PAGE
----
We took off from Muritala Muhammed International Airport, Lagos at around 3 PM Nigeria time and we landed at Freetown International Airport, Lungi by 5 PM Sierra Leonean time.
After all, was said and done passing through the immigration office, we went for our covid test (paid $80 for this).
We did the ROT and the PCR test and we were told that the PCR test will be ready after 72 hours. Because I wasn’t vaccinated yet (COVID-19 spoilt traveling in all ways), we were being taken to an isolation center (a guest house of such) until the test result is out.
We paid Le 200,000 ($20) for a night and on Thursday, October 28, 2021 (barely 24 hours later) the result was out and our passport was given to us.
It is Time To Travel To Bo
This journey has been an experiment full of excitement and fear for me. Excitement because it was my first time outside the country by air and I will be staying longer than a week (I was in Lomé, Togo in September) and a bit of fear because I wasn’t sure it was going to come through as we are not sure of the fish we will be using to hatch.
All my worries are just out of curiosity and fear of failure.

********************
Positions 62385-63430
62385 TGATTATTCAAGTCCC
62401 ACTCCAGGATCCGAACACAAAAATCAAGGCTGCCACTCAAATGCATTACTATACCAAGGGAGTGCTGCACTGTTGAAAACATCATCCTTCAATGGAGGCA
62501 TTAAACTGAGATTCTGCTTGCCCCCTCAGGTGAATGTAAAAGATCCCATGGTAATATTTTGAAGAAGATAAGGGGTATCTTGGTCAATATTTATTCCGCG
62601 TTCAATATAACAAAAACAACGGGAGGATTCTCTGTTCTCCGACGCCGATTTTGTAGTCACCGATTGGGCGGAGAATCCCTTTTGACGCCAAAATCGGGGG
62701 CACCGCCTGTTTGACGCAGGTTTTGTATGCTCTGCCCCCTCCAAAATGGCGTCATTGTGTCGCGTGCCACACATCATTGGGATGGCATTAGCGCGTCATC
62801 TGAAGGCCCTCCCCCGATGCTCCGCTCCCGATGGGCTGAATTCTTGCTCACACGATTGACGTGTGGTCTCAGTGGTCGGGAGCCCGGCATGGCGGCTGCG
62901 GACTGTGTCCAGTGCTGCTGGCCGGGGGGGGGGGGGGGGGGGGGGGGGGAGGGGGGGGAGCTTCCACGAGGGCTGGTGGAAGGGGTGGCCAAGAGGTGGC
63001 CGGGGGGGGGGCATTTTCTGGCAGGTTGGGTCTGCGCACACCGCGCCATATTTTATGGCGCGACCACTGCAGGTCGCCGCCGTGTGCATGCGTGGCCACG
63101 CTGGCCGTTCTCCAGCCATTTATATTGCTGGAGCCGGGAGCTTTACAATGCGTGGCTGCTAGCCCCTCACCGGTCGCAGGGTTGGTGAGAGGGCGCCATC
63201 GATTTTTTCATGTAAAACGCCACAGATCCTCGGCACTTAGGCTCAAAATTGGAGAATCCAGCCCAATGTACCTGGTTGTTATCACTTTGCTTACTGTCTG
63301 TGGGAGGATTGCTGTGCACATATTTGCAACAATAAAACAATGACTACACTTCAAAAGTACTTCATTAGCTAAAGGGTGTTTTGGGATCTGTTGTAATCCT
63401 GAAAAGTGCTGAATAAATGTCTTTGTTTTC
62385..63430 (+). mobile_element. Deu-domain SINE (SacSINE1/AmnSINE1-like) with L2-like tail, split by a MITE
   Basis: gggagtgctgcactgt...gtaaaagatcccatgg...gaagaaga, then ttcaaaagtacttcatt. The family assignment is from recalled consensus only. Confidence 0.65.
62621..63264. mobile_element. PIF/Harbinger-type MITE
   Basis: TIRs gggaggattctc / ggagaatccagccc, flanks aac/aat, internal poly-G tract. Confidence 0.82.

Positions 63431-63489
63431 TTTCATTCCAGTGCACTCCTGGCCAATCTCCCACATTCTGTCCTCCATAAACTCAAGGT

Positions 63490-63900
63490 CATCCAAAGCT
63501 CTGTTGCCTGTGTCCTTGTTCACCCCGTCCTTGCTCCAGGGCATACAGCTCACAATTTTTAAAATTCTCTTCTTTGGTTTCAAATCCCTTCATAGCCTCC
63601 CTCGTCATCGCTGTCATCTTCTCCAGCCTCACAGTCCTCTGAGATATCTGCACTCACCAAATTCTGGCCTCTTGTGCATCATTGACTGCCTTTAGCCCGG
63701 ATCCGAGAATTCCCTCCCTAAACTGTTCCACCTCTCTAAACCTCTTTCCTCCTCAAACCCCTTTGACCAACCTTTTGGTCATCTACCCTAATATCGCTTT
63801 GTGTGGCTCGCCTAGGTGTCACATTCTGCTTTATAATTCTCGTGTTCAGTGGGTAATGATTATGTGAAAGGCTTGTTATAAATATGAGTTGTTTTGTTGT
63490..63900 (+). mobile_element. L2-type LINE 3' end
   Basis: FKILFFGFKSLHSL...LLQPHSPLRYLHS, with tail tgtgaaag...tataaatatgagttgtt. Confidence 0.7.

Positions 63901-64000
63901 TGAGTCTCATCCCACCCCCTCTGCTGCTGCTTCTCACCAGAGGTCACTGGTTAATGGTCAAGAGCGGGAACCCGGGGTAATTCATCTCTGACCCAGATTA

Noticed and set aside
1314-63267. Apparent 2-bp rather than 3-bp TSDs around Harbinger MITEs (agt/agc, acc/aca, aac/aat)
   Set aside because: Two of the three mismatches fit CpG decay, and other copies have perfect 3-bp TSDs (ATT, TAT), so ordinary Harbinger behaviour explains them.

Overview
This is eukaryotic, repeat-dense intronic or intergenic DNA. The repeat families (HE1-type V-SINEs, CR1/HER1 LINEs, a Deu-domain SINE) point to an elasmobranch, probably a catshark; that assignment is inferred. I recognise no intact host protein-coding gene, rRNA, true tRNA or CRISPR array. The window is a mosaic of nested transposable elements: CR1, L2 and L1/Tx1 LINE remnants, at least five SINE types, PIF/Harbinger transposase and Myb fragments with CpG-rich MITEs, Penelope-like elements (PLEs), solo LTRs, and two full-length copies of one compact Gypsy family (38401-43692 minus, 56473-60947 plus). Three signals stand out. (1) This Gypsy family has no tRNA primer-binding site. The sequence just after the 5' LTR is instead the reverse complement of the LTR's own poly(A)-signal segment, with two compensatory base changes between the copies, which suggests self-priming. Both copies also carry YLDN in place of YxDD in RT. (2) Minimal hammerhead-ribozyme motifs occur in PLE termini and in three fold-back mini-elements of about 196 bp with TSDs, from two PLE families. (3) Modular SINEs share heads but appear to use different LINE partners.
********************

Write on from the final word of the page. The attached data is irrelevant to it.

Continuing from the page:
We left the guest house in Lungi at around past 6 PM to be able to meet the last ferry to Freetown for the day that leaves by 7:30 PM.
We were just in time because by the time we got to the point it was just about 10 mins from leaving (the ferry was to leave earlier than usual).
I got on the ferry for the very first time in my life and we rode for 30 – 40 minutes (can’t say precisely).
We got to Freetown some minutes past 7 PM and lodged in a hotel to spend the night before leaving for Bo (where the main event is to be happening).
On Friday, October 29, 2021, we work up around 5 AM to get to the park early so we could meet the first Government bus going to Bo (it was said that the government bus was safer but slower than the commercial vehicles).
We bought our ticket which cost around Le 9,000 per seat and the bus moved at 7:10 AM.
Not to bore you with everything that happened on the way (we had two stops where people drop to buy food and also “wet” – visit the toilet), we spent approximately 5 hours on the road before alighting at NEW LONDON PARK, BO.